the cohort. ‘Chr’ is the chromosome location of the CNVR, and FirstProbe and
LastProbe are the locations of the first and last probes within the CNVR. ‘NbSnp’
lists the number of probes within the CNV, ‘length_min’ lists the length of this region.
The ‘Type’ entry is now a little different from the cnv.txt files above. In these files,
we simply had the copy number of the event, but now different individuals may have
different copy number aberrations within the same CNVR. So now, type is a ‘:’
separated list of numbers, which specify the number of individuals in that dataset that
had that copy number. The first number in this list is the number of individuals with a
double deletion, followed by the number of individuals with a single deletion, and so
on. The `Avg_certainty’ is also a ‘:’-separated list of numbers, with each number
representing the average certainty of CNV predictions made in this class.
Lastly the ‘regionId’ is an automatically generated identifier for this CNVR.
If disease penetrance and odds ratio parameters were specified, then the next four
columns correspond to the lower- and upper- bound of possible odds ratios and the
corresponding p-values which would be achieved with these odds ratios (note that it is
usually impossible to achieve the odds-ratio as exactly specified, but cnvPipe figures
out what the smallest possible odds-ratio greater, as well as the largest possible oddsratio less than, the specified odds-ratio respectively). For each set of diseaseparameters specified, 4 columns will appear in the output.
The remaining columns correspond to the genotypes for each sample at each of the
CNVR. A ‘normal’ copy number of 2 is indicated by a ‘.’, and otherwise the copy
number of the sample in that region is given.
Note, the same procedure can be carried out with
 ./ cohort1/ 3:4 0.5 5
to produce cohort1/genos_3_4.txt files for duplications
Stage 2: Calculating CNV regions from multiple cohorts
Firstly, you have to make a new directory, e.g. meta_0_1/ (and meta_3_4 for
amplifications) and copy into this directory all of the genos_0_1.txt from each of the
cohort1/ directories, renaming them as follows (with cnv_ prefix, followed by cohort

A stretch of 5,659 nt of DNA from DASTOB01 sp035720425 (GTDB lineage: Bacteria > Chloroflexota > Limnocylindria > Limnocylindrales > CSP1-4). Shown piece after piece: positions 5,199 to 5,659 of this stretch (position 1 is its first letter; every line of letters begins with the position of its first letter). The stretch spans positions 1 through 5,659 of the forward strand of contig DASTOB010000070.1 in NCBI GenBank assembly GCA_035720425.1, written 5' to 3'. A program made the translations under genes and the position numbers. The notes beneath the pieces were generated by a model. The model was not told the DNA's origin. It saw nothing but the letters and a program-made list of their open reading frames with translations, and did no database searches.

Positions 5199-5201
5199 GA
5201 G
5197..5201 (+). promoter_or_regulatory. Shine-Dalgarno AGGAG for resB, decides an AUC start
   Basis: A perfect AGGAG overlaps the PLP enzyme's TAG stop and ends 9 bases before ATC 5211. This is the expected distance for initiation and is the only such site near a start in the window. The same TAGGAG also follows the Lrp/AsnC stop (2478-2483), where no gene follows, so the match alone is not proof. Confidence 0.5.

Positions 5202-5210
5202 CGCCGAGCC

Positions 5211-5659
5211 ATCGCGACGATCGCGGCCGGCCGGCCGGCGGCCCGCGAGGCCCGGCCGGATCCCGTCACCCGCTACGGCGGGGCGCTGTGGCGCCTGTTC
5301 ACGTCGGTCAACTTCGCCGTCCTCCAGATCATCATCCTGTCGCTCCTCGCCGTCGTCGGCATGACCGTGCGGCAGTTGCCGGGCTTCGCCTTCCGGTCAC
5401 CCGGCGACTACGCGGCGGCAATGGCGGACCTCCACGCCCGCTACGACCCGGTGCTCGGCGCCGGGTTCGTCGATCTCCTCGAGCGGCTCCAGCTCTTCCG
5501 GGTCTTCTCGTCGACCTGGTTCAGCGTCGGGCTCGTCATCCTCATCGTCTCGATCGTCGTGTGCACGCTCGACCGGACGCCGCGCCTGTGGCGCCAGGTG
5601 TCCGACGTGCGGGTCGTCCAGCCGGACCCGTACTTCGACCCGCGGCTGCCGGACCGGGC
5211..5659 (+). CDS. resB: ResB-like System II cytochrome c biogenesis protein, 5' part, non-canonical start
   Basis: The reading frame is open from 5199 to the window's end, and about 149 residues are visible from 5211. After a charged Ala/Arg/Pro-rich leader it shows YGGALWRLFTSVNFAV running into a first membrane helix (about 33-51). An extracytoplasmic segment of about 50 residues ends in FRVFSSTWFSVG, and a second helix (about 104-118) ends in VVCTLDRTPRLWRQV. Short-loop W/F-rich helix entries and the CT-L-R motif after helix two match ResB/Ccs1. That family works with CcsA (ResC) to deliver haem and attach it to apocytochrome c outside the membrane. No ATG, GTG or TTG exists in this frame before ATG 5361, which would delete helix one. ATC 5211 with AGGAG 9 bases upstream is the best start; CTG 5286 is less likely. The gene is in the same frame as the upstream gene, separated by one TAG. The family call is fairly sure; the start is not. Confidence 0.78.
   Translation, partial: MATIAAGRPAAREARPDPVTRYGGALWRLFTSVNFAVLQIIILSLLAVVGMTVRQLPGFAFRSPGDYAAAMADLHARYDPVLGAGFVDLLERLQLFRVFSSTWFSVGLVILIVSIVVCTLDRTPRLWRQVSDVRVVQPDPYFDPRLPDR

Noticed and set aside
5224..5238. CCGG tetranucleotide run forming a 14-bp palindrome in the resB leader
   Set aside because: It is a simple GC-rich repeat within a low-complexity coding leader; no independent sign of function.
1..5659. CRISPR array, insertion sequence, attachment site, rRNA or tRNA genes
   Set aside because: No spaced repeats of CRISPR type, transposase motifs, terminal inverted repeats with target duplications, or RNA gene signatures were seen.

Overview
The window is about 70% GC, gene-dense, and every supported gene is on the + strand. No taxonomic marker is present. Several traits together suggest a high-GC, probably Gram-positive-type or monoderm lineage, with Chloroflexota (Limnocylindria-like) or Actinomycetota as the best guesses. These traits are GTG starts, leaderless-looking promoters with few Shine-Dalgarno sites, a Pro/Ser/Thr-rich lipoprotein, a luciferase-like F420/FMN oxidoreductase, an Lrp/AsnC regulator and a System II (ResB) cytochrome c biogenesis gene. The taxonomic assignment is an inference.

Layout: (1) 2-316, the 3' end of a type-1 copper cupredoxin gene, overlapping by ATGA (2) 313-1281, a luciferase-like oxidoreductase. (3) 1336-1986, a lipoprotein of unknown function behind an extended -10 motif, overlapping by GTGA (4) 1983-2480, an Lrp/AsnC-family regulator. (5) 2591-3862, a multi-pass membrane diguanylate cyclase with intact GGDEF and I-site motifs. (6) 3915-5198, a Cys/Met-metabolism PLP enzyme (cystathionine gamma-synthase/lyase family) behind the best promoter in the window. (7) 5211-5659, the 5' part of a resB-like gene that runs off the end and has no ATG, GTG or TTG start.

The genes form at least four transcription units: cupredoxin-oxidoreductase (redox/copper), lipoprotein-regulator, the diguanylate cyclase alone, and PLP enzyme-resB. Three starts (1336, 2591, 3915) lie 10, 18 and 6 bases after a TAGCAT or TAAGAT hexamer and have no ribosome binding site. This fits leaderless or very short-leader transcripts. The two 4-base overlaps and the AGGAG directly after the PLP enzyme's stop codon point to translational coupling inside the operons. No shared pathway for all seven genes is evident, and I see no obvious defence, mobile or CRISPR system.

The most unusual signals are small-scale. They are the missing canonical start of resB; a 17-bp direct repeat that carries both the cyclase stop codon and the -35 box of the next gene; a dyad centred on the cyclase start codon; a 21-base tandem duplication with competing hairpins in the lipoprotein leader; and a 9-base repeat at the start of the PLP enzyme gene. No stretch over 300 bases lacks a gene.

name, then .txt)
 cp cohort1/genos_0_1.txt meta_0_1/cnv_cohort1.txt
 cp cohort1/genos_3_4.txt meta_3_4/cnv_cohort1.txt
Note, only the first eight columns of these files are used, so you can also simply
extract these first 8 columns, e.g.
 cut –f 1-8 cohort1/genos_0_1.txt > meta_0_1/cnv_cohort1.txt
 cut –f 1-8 cohort1/genos_3_4.txt > meta_3_4/cnv_cohort1.txt
Then you can simply re-run the previous step, but with the meta_0_1 directory:
 ./ meta_0_1/ 0:1 0.5 5
 ./ meta_3_4/ 3:4 0.5 5
for deletions and amplifications respectively.
Which will generate output files genos_1_1.txt in the meta/ directory, which are
described above. In the `Type’ column, the total numbers of samples in each copy
number category are given, as described above.
Stage 3: Re-calculating the CNV genotypes for each CNVR defined in step 2.
Stage 3 is exactly the same as Stage 1, with the exception that you put a
‘regions.txt’ file in the parent directory, which specifies the regions you want to
calculate the genotypes for. This regions file just consists of the first 8 columns of
the meta/genos_0_1.txt (for deletions) or meta/genos_3_4.txt (for amplifications).
So, for example, if you run
 cp meta_0_1/genos_0_1.txt regions.txt
 ./ cohort1/ 0:1 0.5 5
to generate a new cohort1/genos_0_1.txt, which now has CNVR as defined by the
regions.txt file. To do the same for amplifications, type
 cp meta_3_4/genos_3_4.txt regions.txt
 ./ cohort1/ 3:4 0.5 5
Modifying the script
Currently the script assumes cnvHap input, via the variable
This variable should be modified to use output from other programs, but the order of
the information should remain the same. As an example, for PennCNV tab-delimited